- Video: Calif. drops, covers for annual ShakeOut
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- Video: Earthquake preparation tips
- Link: Great Southern California ShakeOut
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Nearly 7 million people took part in the ShakeOut, making it the largest disaster drill in U.S. history.
Organizers used a machine to simulate a 6.8-magnitude earthquake to recreate what Southern Californians felt during the Northridge earthquake in January of 1984.
The drill is to bring awareness that California is earthquake country, and residents need to be prepared.
Can you imagine what a 7.8 earthquake would feel like in your neighborhood? Check out what it would look like:
- Quake animation: Southern California
- Quake animation: Buena Park
- Quake animation: Burbank
- Quake animation: Cajon Pass
- Quake animation: Corona
- Quake animation: Huntington Beach
- Quake animation: Lancaster
- Quake animation: Long Beach
- Quake animation: Los Angeles
- Quake animation: Marina del Rey
- Quake animation: Ontario
- Quake animation: Palm Springs
- Quake animation: Watts
- Quake animation: Woodland Hills
- Quake animation: Ventura
The Los Angeles Unified School District and other local school districts took part in the drill at 10:15 a.m.
"Drop, cover and hold on is really the thing to do to protect yourself no matter where you're at in the case of an earthquake," said Mark Benthien, Southern California Earthquake Center.
"For me, this is just something I need to know, and people don't need to panic -- unless something falls on them, of course," said elementary student Gabriela Lu.
There are simple things you can do to reduce the risk of injury and damage.
"Most people haven't [prepared]," said Brian Lowe, Ready America. "You need to take the time to go around your home, or your office for that matter, and identify the potential hazards. For instance, tall, top-heavy pieces of furniture, TVs on TV stands that haven't been secured, even breakables and collectibles on a shelf, because they can fly off and become a projectile and hit you in the eye, that will damage you."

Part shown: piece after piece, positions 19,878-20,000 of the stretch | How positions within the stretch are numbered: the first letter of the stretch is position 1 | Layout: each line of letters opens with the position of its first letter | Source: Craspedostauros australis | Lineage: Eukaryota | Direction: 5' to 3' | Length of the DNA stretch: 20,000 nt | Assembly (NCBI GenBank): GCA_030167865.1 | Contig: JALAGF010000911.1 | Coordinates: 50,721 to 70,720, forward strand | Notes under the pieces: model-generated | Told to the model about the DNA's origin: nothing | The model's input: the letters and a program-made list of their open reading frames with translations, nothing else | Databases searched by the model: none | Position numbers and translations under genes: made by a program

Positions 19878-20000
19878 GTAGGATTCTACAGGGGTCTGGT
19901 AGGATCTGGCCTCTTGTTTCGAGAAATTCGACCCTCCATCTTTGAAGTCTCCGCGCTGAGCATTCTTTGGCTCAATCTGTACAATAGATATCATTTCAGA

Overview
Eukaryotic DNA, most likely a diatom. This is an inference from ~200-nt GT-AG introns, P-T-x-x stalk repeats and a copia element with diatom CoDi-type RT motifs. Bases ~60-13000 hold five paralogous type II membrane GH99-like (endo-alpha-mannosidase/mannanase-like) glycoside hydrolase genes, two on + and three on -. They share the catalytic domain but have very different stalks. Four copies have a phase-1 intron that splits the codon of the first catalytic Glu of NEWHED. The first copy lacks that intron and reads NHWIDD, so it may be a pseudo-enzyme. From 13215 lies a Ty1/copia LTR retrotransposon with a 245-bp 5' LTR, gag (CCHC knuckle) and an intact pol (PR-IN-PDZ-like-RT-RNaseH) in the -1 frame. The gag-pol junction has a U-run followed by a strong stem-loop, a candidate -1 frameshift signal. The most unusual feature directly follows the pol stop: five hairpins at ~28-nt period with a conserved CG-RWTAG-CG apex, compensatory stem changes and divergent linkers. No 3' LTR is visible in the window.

According to the U.S. Geological Survey, the agency that monitors seismic activity, these drills will help all of us be ready when a major quake hits.
"It's absolutely 'when,' not 'if,'" said Dr. Lucy Jones, USGS. "We have hundreds of faults. We average three earthquakes of at least magnitude 5 in California every year. One of them is going to come and be near us eventually. Right now, we're in a pretty quiet time, ever since the Northridge and Landers earthquakes, we've been in a pretty quiet time. It's not going to stay that way. On the long-term average, we need to see more earthquakes."
Disaster preparedness experts say there are things you can do now, before the next quake hits that will put you on more solid footing.
"If the ground does start to shake you don't want to run around saying, 'What do I do,' you want to be saying 'I know what to do. I'm ready for this,'" said Lisa Klink, community disaster educator, American Red Cros..
Klink says there are three steps to becoming Red Cross-ready.
Make a plan. "Make sure you have an evacuation plan, plan where to meet, have an out of state contact everybody can get a hold of," said Klink.
Get a kit. "[Have] an ER kit that you can grab as you're heading out the door that has things like food, water and first aid kit," said Klink.
Be prepared. "Knowing how to use a fire extinguisher, change batteries in smoke detectors, how to shut off gas," said Klink.
Klink says to pay special attention to assembling an emergency or disaster kit, which includes first-aid items and other essentials like food, water, toiletries, a flashlight and extra batteries.
Red Cross officials say you want to make copies of important documents like your driver's license, medical insurance papers, medical records, and also contact information. You want to put it all in a waterproof plastic bag and don't forget to put cash inside as well, because if there's a disaster, power goes out and ATMs don't work.
And that could last for a few days after a disaster, so experts say at least initially, you may have to rely only on yourself. Since you can't prevent or predict an earthquake, it's always better to be prepared.